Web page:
|Publication number||US4747578 A|
|Application number||US 06/898,399|
|Publication date||May 31, 1988|
|Filing date||Aug 20, 1986|
|Priority date||Sep 4, 1985|
|Also published as||DE3677924D1, EP0228150A1, EP0228150B1|
|Publication number||06898399, 898399, US 4747578 A, US 4747578A, US-A-4747578, US4747578 A, US4747578A|
|Inventors||Pekka J. Kivipelto, Esko T. Yli-Koski|
|Original Assignee||Neles Oy|
|Export Citation||BiBTeX, EndNote, RefMan|
|Patent Citations (6), Referenced by (28), Classifications (10), Legal Events (4)|
|External Links: USPTO, USPTO Assignment, Espacenet|
The present invention concerns a valve consisting of a housing provided with a flow-through passage, of a closing member shaped as a rotational body or part of a rotational body, turnably disposed in the flow-through passage and provided with an aperture, and of a sealing member disposed between said closing member and said housing.
The object of the invention is to provide a tightly closing spherical valve appropriate for use in control and which is free of friction contact between the sphere and the seal in the sphere's control position. As a consequence, the sealing surfaces of the seal and of the sphere are not subject to wear during control. The valve's need of operating moment is significantly less than in existing valves of equivalent type, and in the present valve relief of the seal and its detachment from the surface of the sphere are automatically accomplished by an ejector phenomenon arising from the velocity increase of the flowing fluid.
The good flow and closing properties of a spherical valve are well known. This is why the use of this valve as a shut-off valve is common. The use of spherical valves as control valves has also become increasingly general all the time. In addition to good flow characteristics, the valve presents good control characteristics, and furthermore the valve is mostly well-sealing as well, which is not true for conventional control valves. When the control valve is tightly closing, no separate shut-off valve is required in the control circuit.
The force, or moment, requirement of a good control valve should be low so that the actuating means might not become bulky and slow. This requirement has the consequence that spherical valves, in which the sphere is urged by pressure effect against the seal abutting on the housing, are only employed in control applications in small sizes. The moment requirements of valves of this type increase rapidly owing to increase of the friction radius, that is, the diameter of the sphere.
Tightly closing spherical valves for control use are frequently of such design that the sphere has been turnably carried in bearings and the sphere seal is movable in the housing in the direction of the flow passage under effect of a spring and of pressure, against the sphere.
The drawback encumbering a tight-closing spherical valve of this type is the continuous friction of the sphere seal against the sphere in the control position of the valve, i.e., when the sphere is in a partially opened position. On the incoming flow side in particular, the seal is pressed into contact with the sphere by effect of the differential pressure produced in control action. However, the contact is not over the entire sealing area of the seal because the sphere is only partially open. The result is uneven wear of the surfaces, which produces friction and an additional moment, and also leakage in the long run. The increased, uneven friction gives rise to binding in control, by effect of which the actuating means will overshoot and the system may remain in autooscillation when a pneumatic actuating means is employed.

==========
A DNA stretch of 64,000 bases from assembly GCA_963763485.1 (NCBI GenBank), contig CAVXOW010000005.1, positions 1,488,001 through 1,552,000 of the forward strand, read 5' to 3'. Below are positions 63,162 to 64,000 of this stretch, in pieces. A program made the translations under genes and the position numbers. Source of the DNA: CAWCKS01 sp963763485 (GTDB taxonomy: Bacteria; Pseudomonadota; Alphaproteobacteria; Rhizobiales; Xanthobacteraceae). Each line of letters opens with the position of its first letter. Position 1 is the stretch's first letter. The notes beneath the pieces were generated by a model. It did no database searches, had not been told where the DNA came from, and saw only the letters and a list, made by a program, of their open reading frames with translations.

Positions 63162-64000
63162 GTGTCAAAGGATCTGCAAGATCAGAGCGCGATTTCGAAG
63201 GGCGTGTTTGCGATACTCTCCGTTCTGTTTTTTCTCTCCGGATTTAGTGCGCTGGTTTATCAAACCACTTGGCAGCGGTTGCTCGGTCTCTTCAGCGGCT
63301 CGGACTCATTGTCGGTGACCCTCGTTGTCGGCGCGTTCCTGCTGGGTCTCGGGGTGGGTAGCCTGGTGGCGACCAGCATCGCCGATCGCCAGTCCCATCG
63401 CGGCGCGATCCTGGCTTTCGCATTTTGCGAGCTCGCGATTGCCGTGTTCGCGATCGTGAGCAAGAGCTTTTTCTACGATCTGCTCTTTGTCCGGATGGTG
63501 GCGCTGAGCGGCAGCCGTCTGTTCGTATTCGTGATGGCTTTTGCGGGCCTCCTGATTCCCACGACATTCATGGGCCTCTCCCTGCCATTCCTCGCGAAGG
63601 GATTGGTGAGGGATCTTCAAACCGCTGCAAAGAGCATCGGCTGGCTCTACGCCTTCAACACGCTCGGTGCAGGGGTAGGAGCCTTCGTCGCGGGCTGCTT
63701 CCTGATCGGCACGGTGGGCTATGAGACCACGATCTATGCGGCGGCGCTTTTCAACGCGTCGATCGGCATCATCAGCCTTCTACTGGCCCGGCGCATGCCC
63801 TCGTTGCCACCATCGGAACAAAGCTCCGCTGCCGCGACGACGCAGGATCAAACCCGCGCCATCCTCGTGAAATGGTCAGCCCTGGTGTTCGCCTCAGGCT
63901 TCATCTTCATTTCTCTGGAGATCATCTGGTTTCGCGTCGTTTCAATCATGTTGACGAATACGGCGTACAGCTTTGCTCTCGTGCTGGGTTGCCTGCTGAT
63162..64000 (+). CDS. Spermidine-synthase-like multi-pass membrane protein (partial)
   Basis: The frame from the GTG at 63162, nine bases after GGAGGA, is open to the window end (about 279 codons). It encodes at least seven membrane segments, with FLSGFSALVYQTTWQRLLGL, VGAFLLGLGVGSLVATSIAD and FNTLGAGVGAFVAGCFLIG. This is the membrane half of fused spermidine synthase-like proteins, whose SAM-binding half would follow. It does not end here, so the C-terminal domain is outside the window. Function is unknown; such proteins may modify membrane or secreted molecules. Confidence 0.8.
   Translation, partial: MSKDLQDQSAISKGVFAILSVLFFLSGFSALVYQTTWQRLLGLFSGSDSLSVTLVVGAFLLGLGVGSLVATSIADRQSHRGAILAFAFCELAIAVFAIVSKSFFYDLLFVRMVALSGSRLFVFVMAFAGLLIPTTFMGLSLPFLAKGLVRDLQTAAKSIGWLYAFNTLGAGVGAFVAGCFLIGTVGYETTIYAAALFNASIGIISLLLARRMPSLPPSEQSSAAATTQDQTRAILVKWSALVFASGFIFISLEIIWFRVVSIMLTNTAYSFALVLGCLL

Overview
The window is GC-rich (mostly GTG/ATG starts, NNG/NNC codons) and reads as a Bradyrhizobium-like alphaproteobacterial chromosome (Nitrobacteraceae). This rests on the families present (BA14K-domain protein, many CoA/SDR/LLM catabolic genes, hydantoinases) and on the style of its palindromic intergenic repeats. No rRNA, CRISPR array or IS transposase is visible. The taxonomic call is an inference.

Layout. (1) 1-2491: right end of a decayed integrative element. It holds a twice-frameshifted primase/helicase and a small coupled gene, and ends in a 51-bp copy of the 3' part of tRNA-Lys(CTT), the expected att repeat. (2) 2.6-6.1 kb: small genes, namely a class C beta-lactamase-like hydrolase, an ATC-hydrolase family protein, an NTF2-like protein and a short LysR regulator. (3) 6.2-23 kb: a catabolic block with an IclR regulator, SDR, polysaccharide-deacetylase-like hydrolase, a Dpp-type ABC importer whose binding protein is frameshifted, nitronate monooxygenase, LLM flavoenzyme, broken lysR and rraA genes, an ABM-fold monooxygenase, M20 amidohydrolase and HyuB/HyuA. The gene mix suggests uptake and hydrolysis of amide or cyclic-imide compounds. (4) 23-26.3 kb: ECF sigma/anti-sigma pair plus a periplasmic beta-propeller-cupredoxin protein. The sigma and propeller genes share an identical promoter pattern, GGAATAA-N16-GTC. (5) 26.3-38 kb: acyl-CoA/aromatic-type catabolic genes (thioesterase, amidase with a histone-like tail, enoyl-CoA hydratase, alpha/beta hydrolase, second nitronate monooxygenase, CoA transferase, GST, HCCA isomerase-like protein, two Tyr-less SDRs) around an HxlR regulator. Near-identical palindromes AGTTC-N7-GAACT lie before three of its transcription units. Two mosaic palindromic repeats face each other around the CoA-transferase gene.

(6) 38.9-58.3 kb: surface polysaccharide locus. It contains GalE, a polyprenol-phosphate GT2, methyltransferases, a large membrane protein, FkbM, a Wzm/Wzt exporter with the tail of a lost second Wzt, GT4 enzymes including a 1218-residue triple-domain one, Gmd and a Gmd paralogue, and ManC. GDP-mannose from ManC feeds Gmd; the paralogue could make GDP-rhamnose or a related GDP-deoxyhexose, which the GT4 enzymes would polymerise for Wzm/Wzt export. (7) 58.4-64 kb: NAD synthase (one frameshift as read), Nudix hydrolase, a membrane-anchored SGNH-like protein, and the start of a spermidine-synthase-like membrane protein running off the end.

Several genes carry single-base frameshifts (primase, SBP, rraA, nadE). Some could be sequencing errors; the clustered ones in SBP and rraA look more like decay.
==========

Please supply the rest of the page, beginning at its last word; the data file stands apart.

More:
Attempts have been made to eliminate these drawbacks by relieving the contact of the seal by means of mechanical elements which push the seal out of contact with the sphere in control position, or by balancing the hydraulic and spring forces so that the seal is not urged against the sphere. In the latter case the seal is urged with mechanical or hydraulic elements in the closing position against the sphere. The required extra elements involve added manufacturing costs, and added failure tendency, and they make the design cumbersome to service.
In the tightly sealing spherical valve of the invention, the drawbacks mentioned above have been eliminated by detaching the closing seal from the surface of the sphere when the sphere is in a control, or intermediate, position, this being done automatically by utilizing the ejector phenomenon arising from the flow. When the seal does not touch the sphere or touches it occasionally only, the moment requirements in control are low and no detrimental wear is incurred. The valve of the invention is characterized in that between the sealing member and the housing have been provided one or several intermediate spaces in which, when the valve is in its closed position, prevails a pressure urging the sealing member against the closing member and from which one or several passages lead to a point close to that part of the sealing member adjacent to which an aperture communicating with the flow passage is first formed when the valve is being opened.